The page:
Let me warn you, I am not known for my brevity.
This project would not have been possible without my project advisor, Ethan
Bloch, who provided incalculable expertise, energy, cheerfulness, and boundless en-
thusiasm, even when I started talking about graph theory. His meticulous and un-
tiring attention to detail and careful craftsmanship, expressed as ominous and inde-
structible spider webs of red ink, was absolutely invaluable and very nearly painless,
and was never expressed without the deepest kindness. This project would also not
have been possible without my other project advisor, Lauren Rose, who was the
Frst mathematician I ever worked with at Bard, and whose passion, experience,
knowledge, and skill taught me as much by example as by explicit instruction. Both
of them have my eternal and deepest gratitude.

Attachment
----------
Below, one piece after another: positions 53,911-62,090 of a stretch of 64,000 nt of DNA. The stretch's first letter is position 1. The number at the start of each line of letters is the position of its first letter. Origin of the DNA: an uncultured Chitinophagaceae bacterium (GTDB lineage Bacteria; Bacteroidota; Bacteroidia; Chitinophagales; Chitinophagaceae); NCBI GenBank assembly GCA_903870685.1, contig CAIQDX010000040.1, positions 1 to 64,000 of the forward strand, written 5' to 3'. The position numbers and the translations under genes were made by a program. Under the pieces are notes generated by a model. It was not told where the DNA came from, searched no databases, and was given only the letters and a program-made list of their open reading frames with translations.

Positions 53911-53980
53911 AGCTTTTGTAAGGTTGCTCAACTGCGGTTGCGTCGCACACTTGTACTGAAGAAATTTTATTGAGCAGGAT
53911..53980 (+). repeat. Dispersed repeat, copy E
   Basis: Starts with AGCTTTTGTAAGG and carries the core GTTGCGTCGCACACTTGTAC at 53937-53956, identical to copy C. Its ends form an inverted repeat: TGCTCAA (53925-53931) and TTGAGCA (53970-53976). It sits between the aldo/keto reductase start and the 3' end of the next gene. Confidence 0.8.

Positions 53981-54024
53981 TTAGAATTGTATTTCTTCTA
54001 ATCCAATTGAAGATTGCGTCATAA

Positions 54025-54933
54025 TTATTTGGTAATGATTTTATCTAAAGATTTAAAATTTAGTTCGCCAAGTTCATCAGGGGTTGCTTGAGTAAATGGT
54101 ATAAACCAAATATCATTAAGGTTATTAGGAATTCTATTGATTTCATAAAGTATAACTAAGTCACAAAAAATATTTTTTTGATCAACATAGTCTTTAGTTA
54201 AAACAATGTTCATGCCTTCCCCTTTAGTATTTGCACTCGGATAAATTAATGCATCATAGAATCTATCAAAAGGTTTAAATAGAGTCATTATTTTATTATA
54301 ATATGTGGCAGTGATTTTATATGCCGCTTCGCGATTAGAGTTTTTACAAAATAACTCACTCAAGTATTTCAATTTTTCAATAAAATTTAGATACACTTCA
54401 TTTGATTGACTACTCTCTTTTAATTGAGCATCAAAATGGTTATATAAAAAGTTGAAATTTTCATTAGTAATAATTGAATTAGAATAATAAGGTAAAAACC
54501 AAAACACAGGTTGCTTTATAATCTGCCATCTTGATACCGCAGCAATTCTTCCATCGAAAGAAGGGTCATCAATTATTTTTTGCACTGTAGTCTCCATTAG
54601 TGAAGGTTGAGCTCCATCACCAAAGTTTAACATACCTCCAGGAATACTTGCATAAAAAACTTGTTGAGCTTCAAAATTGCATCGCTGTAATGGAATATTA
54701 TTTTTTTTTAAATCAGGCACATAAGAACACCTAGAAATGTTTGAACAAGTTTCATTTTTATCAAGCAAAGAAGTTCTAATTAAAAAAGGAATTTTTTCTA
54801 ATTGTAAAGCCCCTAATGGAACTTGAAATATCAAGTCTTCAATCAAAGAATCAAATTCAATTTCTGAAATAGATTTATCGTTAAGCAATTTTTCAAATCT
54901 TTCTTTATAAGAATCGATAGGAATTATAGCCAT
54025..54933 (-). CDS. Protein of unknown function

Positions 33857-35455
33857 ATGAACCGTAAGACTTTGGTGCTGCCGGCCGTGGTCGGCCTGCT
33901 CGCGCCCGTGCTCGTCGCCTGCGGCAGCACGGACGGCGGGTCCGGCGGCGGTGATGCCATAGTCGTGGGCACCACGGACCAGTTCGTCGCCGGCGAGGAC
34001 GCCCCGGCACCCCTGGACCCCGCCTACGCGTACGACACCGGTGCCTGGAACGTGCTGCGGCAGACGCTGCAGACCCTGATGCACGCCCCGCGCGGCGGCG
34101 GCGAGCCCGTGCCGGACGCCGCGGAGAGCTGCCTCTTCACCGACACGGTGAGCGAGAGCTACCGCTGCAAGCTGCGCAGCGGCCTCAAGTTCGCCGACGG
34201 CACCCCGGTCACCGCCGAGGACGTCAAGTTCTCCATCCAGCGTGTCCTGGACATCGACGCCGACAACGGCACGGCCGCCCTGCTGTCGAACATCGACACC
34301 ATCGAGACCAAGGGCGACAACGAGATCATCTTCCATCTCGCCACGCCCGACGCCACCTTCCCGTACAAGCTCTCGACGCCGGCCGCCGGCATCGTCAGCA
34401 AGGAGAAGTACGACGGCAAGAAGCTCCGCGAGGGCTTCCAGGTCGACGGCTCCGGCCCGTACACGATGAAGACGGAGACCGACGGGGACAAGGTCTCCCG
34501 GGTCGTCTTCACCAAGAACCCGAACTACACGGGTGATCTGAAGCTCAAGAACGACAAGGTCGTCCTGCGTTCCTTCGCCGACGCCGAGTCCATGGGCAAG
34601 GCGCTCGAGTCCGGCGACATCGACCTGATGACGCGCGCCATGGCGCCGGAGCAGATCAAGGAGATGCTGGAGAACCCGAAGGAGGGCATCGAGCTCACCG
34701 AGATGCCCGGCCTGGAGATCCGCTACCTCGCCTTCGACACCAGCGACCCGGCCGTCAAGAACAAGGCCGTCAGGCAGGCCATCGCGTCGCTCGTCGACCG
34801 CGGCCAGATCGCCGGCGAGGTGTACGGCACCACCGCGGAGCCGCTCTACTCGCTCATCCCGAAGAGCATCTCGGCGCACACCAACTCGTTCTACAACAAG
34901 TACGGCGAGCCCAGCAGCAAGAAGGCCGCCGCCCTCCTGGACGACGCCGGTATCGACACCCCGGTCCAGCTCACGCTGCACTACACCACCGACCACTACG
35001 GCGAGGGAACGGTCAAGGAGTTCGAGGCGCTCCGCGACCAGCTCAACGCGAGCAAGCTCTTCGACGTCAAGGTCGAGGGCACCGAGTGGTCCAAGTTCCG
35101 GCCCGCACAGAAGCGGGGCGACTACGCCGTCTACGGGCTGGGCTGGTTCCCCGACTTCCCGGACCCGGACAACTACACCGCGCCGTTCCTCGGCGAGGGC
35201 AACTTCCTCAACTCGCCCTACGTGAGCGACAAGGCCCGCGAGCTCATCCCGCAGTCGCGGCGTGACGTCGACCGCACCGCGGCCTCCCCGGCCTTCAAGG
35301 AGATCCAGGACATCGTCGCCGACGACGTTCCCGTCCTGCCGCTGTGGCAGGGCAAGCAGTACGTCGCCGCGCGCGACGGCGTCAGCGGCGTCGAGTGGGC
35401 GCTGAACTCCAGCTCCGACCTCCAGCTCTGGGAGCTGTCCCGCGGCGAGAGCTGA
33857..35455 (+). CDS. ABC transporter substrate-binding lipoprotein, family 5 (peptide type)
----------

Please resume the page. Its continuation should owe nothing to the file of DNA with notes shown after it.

I owe a great deal to the entire extended mathematics department family, in-
cluding Ethan and Lauren, but also Mark Halsey, Robert McGrail, Ranny Bledsoe,
Rebecca Thomas, Sven Anderson, Robert Cutler, and Matthew Deady, who each
provided a di±erent viewpoint into this wacky world of mathematics, but who have
one and all demonstrated to me an inspiring passion for their subjects.
Mark, thank you for showing me that mathematicians are fully capable of being
almost preternaturally serene and calm, unbelievably organized, and still supremely
enthusiastic and, well, great. Bob, thank you for showing me some of the most
fascinating and beautiful mathematics I have ever seen, which I probably would not
have seen but for you.
rReiner from the University of Minnesota
and Professor Robin ²orman from Rice University, for being nice enough to meet
with us and talk about Laplacians, and for pointing me in the right direction.